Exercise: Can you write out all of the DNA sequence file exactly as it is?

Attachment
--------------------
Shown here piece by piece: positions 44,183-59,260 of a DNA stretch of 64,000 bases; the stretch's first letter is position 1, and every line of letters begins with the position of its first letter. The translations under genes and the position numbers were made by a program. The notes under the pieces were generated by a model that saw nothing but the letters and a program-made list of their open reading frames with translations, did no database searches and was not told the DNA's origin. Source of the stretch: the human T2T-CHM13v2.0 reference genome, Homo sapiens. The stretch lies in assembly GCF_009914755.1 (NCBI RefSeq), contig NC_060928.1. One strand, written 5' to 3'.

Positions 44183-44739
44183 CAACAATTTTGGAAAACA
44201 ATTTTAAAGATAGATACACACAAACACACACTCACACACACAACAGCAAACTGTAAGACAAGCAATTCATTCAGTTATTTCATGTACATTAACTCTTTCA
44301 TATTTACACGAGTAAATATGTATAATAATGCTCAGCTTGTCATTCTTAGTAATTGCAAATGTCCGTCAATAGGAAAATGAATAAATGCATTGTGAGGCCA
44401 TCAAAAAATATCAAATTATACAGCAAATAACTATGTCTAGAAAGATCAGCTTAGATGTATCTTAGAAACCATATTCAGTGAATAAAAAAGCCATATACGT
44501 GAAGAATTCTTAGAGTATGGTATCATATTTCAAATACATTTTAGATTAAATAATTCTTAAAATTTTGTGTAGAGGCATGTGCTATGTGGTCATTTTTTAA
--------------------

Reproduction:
Shown here piece by piece: positions 44,183-59,260 of a DNA stretch of 64,000 bases; the stretch's first letter is position 1, and every line of letters begins with the position of its first letter. The translations under genes and the position numbers were made by a program. The notes under the pieces were generated by a model that saw nothing but the letters and a program-made list of their open reading frames with translations, did no database searches and was not told the DNA's origin. Source of the stretch: the human T2T-CHM13v2.0 reference genome, Homo sapiens. The stretch lies in assembly GCF_009914755.1 (NCBI RefSeq), contig NC_060928.1. One strand, written 5' to 3'.

Positions 44183-44739
44183 CAACAATTTTGGAAAACA
44201 ATTTTAAAGATAGATACACACAAACACACACTCACACACACAACAGCAAACTGTAAGACAAGCAATTCATTCAGTTATTTCATGTACATTAACTCTTTCA
44301 TATTTACACGAGTAAATATGTATAATAATGCTCAGCTTGTCATTCTTAGTAATTGCAAATGTCCGTCAATAGGAAAATGAATAAATGCATTGTGAGGCCA
44401 TCAAAAAATATCAAATTATACAGCAAATAACTATGTCTAGAAAGATCAGCTTAGATGTATCTTAGAAACCATATTCAGTGAATAAAAAAGCCATATACGT
44501 GAAGAATTCTTAGAGTATGGTATCATATTTCAAATACATTTTAGATTAAATAATTCTTAAAATTTTGTGTAGAGGCATGTGCTATGTGGTCATTTTTTAA